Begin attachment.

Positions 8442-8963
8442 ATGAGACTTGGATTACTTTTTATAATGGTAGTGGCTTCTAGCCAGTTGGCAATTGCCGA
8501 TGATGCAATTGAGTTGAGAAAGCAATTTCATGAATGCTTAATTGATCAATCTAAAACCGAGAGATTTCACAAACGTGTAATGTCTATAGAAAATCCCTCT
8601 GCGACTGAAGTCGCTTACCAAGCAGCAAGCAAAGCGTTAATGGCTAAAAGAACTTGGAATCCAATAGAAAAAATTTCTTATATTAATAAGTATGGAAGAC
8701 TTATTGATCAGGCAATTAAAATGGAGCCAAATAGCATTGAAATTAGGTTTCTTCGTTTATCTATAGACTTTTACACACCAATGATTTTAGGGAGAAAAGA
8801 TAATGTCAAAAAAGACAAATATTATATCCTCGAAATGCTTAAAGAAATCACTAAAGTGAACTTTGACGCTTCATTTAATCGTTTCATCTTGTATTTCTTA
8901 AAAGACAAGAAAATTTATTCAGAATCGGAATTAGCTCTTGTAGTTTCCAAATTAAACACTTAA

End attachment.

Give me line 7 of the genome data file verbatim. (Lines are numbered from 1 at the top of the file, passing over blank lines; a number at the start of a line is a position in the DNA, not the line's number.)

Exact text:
8901 AAAGACAAGAAAATTTATTCAGAATCGGAATTAGCTCTTGTAGTTTCCAAATTAAACACTTAA